Pancreatitis is the inflammation and autodigestion of the pancreas in which pancreatic enzymes destroy the tissues of the pancreas itself and leads to inflammation which may be sudden (acute) or ongoing (chronic); in addition, there are also hereditary (genetic) forms of pancreatitis. Both acute and chronic pancreatitis are marked by mild to severe abdominal pain, often with nausea, vomiting, and fever; and, both can lead to severe complications (http://www.healthsystem.virginia.edu/UVAHealth/ adult_liver/pancrea.cfm).
The primary causes of pancreatitis are heavy alcohol use and gallstones (cholelithiasis), but other factors can also cause pancreatitis (Table 1 below); however, sometimes the cause is never identified (idiopathic). If alcohol abuse and gallstones can be ruled out, other possible causes should be investigated so that appropriate treatment can be initiated. Table 1 below lists some of the risk factors (causes) of pancreatitis found in a review of the literature (http://healthsystem. virginioa.edu/UVAHealth/adult_liver/pancreas.cfm; http://medic.med.uth.tmc.edu/path/00001214.HTM; http://188.8.131.52/search?q=cache:VTEj77AREB4J:www.ddw.org /user-assets/document).
Acute pancreatitis, as the name suggests, often occurs suddenly, with mild to severe constant pain in the upper abdomen that usually radiates to the back and sometimes to the chest. The pain may be almost constant for hours or days and is likely to become worse when alcohol is imbibed or food is ingested. Bending forward into the fetal position may provide temporary alleviation of the pain. Other signs and symptoms shown in Table 2 include: nausea and vomiting; fever; rapid pulse; swollen and tender abdomen; ascites; jaundice; and, can progress to dehydration, hypotension, internal bleeding, and shock. These symptoms are not specific for pancreatitis and may mimic other medical conditions; therefore, a physician should always be consulted (http://digestive.niddk.nih. gov/ddiseases/pubs/pancreatitis/; http://healthsystem.virginia.edu/UVAHealth/adult_liver/pandrea.cfm).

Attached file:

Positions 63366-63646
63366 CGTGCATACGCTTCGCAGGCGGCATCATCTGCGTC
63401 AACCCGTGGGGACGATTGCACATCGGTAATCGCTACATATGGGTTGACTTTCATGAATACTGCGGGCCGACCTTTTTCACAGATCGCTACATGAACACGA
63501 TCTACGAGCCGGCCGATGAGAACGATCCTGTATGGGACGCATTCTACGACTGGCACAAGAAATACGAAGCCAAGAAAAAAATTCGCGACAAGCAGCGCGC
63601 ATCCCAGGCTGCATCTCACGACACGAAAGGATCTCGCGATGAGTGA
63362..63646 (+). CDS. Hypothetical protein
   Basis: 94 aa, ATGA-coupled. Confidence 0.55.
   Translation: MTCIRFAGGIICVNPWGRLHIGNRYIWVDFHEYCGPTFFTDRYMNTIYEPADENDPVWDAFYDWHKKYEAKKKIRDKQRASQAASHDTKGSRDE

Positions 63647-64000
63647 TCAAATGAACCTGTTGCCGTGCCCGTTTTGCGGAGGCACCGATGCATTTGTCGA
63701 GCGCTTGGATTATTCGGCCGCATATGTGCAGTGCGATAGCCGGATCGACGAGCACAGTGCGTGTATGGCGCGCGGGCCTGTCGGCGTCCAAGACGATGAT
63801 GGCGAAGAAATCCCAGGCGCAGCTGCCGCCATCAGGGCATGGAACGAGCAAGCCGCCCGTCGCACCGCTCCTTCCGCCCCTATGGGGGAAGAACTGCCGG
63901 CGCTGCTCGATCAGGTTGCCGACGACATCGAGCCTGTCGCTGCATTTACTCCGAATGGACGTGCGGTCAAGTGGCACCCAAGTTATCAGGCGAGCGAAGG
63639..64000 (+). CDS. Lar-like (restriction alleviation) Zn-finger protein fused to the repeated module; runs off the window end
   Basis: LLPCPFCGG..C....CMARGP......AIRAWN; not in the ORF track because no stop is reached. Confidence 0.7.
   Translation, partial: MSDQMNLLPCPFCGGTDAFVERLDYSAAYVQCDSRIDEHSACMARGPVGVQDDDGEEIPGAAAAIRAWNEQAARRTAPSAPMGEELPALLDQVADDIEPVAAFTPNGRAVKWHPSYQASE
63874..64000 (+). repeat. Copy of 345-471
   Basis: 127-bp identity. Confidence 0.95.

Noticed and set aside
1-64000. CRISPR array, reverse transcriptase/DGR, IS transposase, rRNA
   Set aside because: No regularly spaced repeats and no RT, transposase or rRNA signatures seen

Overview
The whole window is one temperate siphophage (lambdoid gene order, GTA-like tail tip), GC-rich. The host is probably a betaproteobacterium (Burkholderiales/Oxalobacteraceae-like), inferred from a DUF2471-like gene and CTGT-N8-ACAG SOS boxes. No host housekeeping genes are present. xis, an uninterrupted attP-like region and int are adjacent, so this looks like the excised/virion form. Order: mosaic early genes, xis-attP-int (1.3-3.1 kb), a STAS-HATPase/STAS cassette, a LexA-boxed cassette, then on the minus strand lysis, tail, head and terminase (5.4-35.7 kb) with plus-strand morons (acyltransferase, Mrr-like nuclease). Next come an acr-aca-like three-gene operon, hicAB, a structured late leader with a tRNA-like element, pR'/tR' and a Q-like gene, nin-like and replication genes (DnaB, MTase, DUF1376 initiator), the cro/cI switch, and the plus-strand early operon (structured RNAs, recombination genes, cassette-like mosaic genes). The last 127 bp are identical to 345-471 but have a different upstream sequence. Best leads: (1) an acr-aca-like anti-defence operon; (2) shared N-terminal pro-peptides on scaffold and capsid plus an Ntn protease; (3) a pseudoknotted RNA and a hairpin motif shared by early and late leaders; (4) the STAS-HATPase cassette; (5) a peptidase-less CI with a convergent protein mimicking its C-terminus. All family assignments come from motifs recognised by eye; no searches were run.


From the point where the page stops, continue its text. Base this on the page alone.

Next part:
In cases of chronic pancreatitis, most patients will have abdominal pain though some complain of no pain at all. In some cases, the pain will go away as the condition advances, probably due to the fact that the pancreas is no longer producing pancreatic enzymes. Patients often lose weight even though appetite and eating habits are normal. This occurs because the body is not producing enough pancreatic enzymes to break food down so that nutrients can be absorbed. Poor digestion often leads to excretion of fat, protein, and glucose in the feces leading to malodorous stool production. Diabetes may also develop if the islets of Langerhans have been damaged in the process of the disease (http:// www.mayoclinic.com/health/pancreatitis/DS00371).